Low Stress Cattle Handling Workshop and Pasture Walk, 7/20/2019

Cows grazing in fieldSaturday, July 20th
Noon to 3 pm
Shaw Road Farm
Shaw Road
283 Shaw Road
Free lunch included.
Attendees will hear a presentation on reducing stress in cattle by Colt Knight, UMaine Extension Livestock Specialist with a live demonstration of Shaw Road Farm’s practices of separating three beef animals from a herd of approximately 50.
Also, the Cookson’s will discuss they have changed their practices to more effectively reduce the long term and immediate stress on the herd.
Also, attendees will have an opportunity to see Shaw Road Farm’s mob grazing pasture management system and water delivery system with a pasture walk.
If interested in attending contact Colt.Knight@maine.edu.
Shaw Road Farm
“There is a fundamental difference between cows and screwdrivers. Cows feel pain and screwdrivers do not”. “Animals are not things”. These words from Temple Grandin resonated with me, and really guided my focus as I started taking over my father’s cattle farm.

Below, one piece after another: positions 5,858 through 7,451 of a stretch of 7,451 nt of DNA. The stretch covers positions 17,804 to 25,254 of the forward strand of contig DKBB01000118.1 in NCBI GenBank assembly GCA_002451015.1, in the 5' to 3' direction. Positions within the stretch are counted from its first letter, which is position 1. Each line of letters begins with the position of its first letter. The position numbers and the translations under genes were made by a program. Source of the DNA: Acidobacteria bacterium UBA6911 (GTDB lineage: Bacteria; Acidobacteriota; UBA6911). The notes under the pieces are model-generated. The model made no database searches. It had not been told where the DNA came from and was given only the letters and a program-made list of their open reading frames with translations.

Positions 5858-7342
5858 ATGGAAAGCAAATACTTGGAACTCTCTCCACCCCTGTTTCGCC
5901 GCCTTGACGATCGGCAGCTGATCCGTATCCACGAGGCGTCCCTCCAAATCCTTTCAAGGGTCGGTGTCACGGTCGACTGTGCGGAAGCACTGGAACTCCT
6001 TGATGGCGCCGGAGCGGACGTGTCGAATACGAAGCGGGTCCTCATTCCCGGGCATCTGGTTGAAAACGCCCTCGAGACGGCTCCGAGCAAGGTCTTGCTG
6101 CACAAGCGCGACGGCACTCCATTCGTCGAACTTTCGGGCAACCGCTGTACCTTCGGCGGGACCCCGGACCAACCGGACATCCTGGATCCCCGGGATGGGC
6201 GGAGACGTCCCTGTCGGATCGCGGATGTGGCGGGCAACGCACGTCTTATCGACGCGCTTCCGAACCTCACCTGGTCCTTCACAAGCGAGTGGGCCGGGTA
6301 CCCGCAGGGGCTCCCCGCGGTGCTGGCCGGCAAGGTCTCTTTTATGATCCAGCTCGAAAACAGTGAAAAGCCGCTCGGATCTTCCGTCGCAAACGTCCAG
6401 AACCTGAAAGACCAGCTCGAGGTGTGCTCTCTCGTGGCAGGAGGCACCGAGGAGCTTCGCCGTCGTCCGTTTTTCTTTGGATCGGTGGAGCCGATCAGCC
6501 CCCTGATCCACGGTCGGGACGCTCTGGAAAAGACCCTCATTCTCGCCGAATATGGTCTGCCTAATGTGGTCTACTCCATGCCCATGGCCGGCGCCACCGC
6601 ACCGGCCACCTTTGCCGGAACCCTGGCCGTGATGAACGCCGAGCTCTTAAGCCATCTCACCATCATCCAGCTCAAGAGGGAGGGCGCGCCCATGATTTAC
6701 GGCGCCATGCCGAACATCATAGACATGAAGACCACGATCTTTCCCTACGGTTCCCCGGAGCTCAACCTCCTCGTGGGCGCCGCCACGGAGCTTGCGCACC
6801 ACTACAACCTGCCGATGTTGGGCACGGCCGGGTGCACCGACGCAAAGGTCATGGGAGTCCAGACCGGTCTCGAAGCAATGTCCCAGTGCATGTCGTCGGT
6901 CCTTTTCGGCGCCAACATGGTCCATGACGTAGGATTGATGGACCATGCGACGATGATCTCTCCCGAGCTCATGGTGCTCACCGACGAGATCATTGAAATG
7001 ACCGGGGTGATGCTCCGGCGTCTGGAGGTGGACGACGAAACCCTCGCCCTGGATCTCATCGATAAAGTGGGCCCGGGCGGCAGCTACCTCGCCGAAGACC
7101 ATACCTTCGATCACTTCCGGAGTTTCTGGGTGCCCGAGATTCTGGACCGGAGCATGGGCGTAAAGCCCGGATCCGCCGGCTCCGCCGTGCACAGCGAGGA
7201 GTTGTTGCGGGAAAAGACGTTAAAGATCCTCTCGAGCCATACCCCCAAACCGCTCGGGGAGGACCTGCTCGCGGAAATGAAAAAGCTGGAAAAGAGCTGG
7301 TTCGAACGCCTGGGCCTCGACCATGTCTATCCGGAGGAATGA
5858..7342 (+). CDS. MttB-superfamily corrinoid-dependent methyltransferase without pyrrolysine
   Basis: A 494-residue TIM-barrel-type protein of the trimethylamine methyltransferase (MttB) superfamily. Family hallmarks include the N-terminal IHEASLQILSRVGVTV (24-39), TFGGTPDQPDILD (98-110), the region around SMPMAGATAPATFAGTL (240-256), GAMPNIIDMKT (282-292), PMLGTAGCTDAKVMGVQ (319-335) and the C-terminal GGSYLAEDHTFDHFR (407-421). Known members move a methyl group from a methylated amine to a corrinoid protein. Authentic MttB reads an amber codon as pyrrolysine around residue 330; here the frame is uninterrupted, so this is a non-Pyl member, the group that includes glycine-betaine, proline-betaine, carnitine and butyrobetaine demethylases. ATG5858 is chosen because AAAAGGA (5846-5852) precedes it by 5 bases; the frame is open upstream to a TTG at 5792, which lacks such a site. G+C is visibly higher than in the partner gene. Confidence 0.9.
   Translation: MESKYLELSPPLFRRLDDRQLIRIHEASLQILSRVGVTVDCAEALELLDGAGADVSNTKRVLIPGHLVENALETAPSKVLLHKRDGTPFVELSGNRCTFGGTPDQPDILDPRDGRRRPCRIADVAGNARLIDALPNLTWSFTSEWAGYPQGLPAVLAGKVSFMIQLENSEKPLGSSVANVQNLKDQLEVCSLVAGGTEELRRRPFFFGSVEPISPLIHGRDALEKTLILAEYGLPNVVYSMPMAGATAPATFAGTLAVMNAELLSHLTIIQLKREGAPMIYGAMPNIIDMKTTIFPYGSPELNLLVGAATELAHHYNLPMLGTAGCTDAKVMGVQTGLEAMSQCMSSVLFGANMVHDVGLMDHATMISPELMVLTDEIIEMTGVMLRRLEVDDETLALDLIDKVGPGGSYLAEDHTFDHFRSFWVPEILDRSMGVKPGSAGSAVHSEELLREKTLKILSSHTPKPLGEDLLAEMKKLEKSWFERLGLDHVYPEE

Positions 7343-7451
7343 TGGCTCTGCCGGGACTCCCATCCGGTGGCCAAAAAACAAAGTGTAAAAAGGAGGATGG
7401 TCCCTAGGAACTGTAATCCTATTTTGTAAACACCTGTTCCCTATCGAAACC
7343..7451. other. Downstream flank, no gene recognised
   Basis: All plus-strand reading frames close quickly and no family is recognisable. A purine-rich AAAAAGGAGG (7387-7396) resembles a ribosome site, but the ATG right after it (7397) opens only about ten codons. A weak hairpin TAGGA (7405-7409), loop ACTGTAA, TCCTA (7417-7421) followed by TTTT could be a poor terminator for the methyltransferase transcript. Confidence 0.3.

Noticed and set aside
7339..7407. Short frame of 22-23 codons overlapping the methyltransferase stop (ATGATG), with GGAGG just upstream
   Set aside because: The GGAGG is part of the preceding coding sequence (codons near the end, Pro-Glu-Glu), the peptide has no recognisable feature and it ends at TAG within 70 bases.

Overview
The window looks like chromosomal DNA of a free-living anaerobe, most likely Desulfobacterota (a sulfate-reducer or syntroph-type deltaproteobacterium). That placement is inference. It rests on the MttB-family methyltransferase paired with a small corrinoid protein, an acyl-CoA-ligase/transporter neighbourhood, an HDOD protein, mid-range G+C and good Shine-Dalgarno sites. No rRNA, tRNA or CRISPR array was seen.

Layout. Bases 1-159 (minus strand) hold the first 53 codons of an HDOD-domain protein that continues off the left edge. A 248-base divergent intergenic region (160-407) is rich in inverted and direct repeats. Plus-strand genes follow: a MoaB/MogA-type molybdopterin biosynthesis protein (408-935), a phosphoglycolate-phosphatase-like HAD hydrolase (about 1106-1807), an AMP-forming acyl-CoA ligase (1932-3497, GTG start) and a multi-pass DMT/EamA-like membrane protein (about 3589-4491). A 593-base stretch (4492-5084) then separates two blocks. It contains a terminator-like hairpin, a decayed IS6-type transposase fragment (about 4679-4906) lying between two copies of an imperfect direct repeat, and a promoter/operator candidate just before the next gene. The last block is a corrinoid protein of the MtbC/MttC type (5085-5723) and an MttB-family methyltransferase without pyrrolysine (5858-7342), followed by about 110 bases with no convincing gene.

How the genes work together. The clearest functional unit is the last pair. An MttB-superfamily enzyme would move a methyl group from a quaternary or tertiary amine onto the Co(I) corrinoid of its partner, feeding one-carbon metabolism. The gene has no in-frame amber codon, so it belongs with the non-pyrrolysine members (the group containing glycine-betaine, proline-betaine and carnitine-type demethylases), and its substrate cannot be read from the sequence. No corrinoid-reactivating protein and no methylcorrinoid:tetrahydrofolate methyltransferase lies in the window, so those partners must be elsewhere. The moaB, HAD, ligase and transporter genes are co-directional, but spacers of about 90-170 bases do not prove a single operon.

The question I have to ask myself is, if I am going to commit to raising these animals, how can I change our farming practices in a way to reduce the stress and overall “pain” of the animals under my care. Every animal has a basic fundamental right to live in an environment which is as comfortable as possible, and if my charge is to care for a herd, then it is my duty to provide such an environment.
I must provide high-quality feed, abundant access to water, adequate space, and a low or no stress living space. Understandably someone could identify flaws in my thinking because I am ultimately raising these animals to kill them, but it is how I tend to them while they are alive that is the focus of the Low-Stress Cattle Handling workshop on July 20th.
We also have a duty to our customers. We are providing sustenance to people and my integrity is at stake if I do not provide the highest quality food I possibly can. Reduction of stress is a key component to superior quality beef.
Increased stress triggers adrenaline and an increase in the pH or acidity of the meat. The adrenaline prepares the muscles of the animal for quick action which changes the tenderness and flavor of the meat.
There are two types of stress which must be managed. The long term stress of the animal’s living conditions, and the short term stress of the moving, separating, and loading of the cattle. Both can be effectively managed to provide the herd with superior environments, and customers with superior food.
Ben Cookson, Shaw Road Farm